Leon Overweel

Modeling Train Commuter Stress for Dutch Cities

This is the project I did for the Social and Technological Networks course I took as part of my MSc Artificial Intelligence at the University of Edinbrugh. Using data from the Nederlandse Spoorwegen, I modeled which cities are best to commute from if you work near Amsterdam Central Station (ASD) but don’t want to pay Amsterdam rent, based on the following factors:

  • Crowdedness \( c \): How busy the train is
  • Duration \( d \): How much time it takes to get to ASD
  • Flexibility \( f \): How many ways there are to get to ASD
  • Punctuality \( p \): Whether the train(s) will arrive on time
  • Switches \( l \): How many times the commuter has to switch trains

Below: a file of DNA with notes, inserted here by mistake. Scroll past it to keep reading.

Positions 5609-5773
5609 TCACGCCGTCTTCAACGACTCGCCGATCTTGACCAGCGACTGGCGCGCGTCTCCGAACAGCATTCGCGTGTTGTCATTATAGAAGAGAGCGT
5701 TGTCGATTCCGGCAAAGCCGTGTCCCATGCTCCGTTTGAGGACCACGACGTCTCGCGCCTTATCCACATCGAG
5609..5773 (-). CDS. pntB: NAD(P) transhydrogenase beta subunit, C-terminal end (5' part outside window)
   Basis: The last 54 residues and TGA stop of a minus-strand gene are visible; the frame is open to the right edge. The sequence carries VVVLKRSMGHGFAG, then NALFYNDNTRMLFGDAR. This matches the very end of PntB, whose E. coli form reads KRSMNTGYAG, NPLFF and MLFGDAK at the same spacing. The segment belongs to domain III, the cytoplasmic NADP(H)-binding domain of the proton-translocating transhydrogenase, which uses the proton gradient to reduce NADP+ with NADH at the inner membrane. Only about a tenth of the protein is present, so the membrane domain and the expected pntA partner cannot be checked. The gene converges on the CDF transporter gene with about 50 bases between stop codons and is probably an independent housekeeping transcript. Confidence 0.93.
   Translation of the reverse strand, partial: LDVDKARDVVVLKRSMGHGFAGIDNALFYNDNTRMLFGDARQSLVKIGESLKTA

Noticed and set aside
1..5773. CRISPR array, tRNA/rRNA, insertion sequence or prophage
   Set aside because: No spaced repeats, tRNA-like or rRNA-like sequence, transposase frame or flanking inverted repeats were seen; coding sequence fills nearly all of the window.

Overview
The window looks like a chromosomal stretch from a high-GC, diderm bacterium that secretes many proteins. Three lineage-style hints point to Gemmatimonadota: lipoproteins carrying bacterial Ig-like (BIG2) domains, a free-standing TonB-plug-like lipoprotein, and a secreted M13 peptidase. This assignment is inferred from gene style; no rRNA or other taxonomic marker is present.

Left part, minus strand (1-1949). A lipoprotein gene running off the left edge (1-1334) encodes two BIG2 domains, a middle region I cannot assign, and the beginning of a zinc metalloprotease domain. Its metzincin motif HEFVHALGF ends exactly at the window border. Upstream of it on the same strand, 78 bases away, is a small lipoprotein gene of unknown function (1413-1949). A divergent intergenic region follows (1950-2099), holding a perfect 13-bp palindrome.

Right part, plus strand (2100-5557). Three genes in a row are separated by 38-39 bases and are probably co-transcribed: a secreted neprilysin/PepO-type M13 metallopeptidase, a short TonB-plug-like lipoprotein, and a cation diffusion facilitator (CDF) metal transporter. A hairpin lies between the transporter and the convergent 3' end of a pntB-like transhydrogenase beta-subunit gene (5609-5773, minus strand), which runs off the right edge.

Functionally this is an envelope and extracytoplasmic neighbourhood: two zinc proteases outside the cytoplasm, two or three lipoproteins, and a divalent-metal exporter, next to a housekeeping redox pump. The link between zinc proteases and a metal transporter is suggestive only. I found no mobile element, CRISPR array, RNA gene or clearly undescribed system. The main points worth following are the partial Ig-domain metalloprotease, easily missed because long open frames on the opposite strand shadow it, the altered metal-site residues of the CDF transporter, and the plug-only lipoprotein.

I combined these factors into a single stress measure \( S \) as follows, where \( \alpha \)s are weights for each factor and \( O \) is the set of possible options:

$$ S = \min_{\forall o \in O} \left( \alpha_c c_o + \alpha_d d_o + \alpha_p (1 - p_o) + \alpha_s s_o \right) + \alpha_f (1 - f) $$

By scraping data from the Dutch national railway operator Nationale Spoorwegen (NS), I could then make the following plots of how “stressful” a commute to Amsterdam would be for each train station in the Netherlands, for different \( \alpha \) settings.

Stress maps with different settings for \( \alpha \)s; green indicates low stress and red indicates high stress. Amsterdam Central Station (ASD) is marked in black. The mixed model uses my preferences as \( \alpha \) settings.

Stress maps with different settings for \( \alpha \)s; green indicates low stress and red indicates high stress. Amsterdam Central Station (ASD) is marked in black. The mixed model uses my preferences as \( \alpha \) settings.

Using settings from the bottom-right mixed model, the best cities to commute from are mostly in the Randstad and the area north-west of Amsterdam. See Appendix A of the report for a list of the top-thirty stations according to this metric.

More info: